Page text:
Philadelphia Eagles

Brian Dawkins Shares His Powerful, Refreshing Message on Mental Health

May is national Mental Health Awareness Month and Eagles legend Brian Dawkins is on a mission to erase the negative stigma around mental health. 

And in the middle of a global pandemic, it's an even more important topic than ever. 

"Mental health: We all have it,"" Dawkins said to NBC Sports Philadelphia's John Clark. "If you are breathing right now, you have mental health. We all have it just like we all have physical health. If you're breathing, you have physical health. Same thing with mental health. 

"The problem is that when I say mental health, what usually happens is a person will think of depression. They'll think of stress. They'll think of negative things when you say mental health, but we all have it. Not everybody has a mental issue or a mental illness, but everybody has mental health. So if we can begin to separate the two. There's such a negative stigma when it comes to mental health. That's why I changed it to something else."

When it comes to his own mental health, Dawkins said he chooses to call it cerebral wellness. It doesn't have the negative connotation and, to him, it encompasses more. 

Dawkins, 46, has been a advocate of mental health awareness for a long time and has been open about his own struggles with depression. Early in his NFL career, he turned to alcohol and had to fight off suicidal thoughts. 

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But since then, Dawkins has found ways to deal with that depression. That includes his faith and a daily routine.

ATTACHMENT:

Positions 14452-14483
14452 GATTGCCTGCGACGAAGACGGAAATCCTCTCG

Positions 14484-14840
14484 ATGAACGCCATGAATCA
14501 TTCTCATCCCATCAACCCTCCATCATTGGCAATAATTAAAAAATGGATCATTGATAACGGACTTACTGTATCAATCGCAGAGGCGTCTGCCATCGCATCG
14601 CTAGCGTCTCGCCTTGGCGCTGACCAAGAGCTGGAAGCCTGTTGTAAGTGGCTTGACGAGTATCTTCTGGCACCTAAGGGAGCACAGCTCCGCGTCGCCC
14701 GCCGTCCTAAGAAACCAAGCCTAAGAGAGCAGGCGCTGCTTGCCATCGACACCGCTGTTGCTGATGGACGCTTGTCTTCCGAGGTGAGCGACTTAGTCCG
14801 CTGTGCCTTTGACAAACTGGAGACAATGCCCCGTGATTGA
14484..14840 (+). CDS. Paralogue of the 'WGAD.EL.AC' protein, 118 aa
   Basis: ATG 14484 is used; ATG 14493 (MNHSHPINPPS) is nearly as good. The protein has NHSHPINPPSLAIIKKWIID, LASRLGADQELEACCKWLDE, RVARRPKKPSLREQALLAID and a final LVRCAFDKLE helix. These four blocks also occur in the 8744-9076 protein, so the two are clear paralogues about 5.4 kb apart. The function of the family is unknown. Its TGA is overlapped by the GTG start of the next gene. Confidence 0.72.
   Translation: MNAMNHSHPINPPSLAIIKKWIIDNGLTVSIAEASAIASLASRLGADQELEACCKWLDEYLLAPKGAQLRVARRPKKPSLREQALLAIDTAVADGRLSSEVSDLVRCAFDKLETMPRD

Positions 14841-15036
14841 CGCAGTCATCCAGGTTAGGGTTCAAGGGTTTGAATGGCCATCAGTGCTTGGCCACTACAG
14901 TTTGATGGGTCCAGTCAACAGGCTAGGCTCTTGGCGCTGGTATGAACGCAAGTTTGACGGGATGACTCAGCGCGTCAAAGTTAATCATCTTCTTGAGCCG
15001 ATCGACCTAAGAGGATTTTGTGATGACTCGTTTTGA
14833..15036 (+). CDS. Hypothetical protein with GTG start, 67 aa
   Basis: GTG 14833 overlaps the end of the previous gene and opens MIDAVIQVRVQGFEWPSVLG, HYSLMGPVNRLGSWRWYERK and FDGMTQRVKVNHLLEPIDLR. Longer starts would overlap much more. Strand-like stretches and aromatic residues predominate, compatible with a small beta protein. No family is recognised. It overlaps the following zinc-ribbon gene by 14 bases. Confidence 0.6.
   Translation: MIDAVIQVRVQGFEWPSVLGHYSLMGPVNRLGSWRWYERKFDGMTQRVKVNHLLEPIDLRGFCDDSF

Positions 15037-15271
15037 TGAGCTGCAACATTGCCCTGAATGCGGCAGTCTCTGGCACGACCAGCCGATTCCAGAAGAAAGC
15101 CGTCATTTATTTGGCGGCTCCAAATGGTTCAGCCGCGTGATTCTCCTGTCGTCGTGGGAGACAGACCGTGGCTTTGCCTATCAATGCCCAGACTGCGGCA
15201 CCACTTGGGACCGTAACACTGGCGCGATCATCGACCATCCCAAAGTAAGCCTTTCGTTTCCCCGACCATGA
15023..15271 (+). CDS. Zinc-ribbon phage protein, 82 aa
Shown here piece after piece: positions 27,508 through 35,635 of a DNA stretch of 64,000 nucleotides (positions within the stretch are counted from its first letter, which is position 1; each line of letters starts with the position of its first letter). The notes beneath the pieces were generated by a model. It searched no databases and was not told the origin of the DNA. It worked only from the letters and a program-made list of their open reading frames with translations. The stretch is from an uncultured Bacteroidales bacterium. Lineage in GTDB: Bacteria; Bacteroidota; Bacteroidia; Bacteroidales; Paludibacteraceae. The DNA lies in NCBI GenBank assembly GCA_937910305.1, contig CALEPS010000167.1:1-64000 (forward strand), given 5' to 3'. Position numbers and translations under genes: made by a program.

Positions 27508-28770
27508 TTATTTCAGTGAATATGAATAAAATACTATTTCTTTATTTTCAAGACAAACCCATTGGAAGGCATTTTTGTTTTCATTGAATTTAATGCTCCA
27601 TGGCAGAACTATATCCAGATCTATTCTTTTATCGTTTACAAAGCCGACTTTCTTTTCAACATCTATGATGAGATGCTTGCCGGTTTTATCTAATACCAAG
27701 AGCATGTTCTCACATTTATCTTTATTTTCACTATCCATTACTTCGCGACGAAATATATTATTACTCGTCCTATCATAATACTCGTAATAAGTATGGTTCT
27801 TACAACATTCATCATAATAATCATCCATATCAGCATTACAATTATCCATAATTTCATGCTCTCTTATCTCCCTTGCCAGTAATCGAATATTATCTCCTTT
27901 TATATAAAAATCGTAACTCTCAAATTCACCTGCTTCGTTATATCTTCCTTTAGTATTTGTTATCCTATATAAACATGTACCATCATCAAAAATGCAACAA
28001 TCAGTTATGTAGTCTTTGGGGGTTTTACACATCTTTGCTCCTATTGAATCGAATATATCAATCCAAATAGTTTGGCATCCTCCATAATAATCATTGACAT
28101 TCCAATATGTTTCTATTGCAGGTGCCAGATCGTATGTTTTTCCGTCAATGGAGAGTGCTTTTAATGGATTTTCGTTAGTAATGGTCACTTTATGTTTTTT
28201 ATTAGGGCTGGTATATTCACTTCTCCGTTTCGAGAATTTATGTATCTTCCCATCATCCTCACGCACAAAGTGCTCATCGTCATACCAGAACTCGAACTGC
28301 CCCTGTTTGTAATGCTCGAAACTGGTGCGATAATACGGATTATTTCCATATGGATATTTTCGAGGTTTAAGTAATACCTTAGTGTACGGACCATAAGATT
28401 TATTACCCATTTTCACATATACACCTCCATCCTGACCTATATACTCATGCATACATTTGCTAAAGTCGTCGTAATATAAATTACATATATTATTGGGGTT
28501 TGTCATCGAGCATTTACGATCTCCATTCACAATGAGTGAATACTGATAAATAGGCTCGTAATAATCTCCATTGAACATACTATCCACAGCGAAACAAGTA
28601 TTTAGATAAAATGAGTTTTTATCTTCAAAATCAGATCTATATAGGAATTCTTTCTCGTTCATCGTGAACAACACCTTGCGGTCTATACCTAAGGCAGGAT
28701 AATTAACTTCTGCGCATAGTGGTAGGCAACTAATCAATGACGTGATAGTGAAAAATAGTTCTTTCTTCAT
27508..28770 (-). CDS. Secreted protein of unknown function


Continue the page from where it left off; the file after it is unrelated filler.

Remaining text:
"I do specific things daily in the morning and at night to make sure that I'm operating in a place that I want to be in," Dawkins said, "that I'm making sure I tell my body to shut up and get in line."

Dawkins said every morning when he wakes up he spends at least 20 minutes praying, meditating and writing in a journal. He also focuses on breathing techniques, something he began doing after joining his wife at Lamaze classes. He was fascinated that breathing techniques could help women manage pain while giving birth, so he began to use those techniques himself during his football days. 

"I've taken ownership of it," Dawkins said. "It belongs to me." 

Dawkins realizes that everyone will have different things that work for them, but he's invested in sharing his own experiences to help anyone who might be listening. And a lot of that simply starts with a refreshing reminder that mental health shouldn't come with a stigma at all. 

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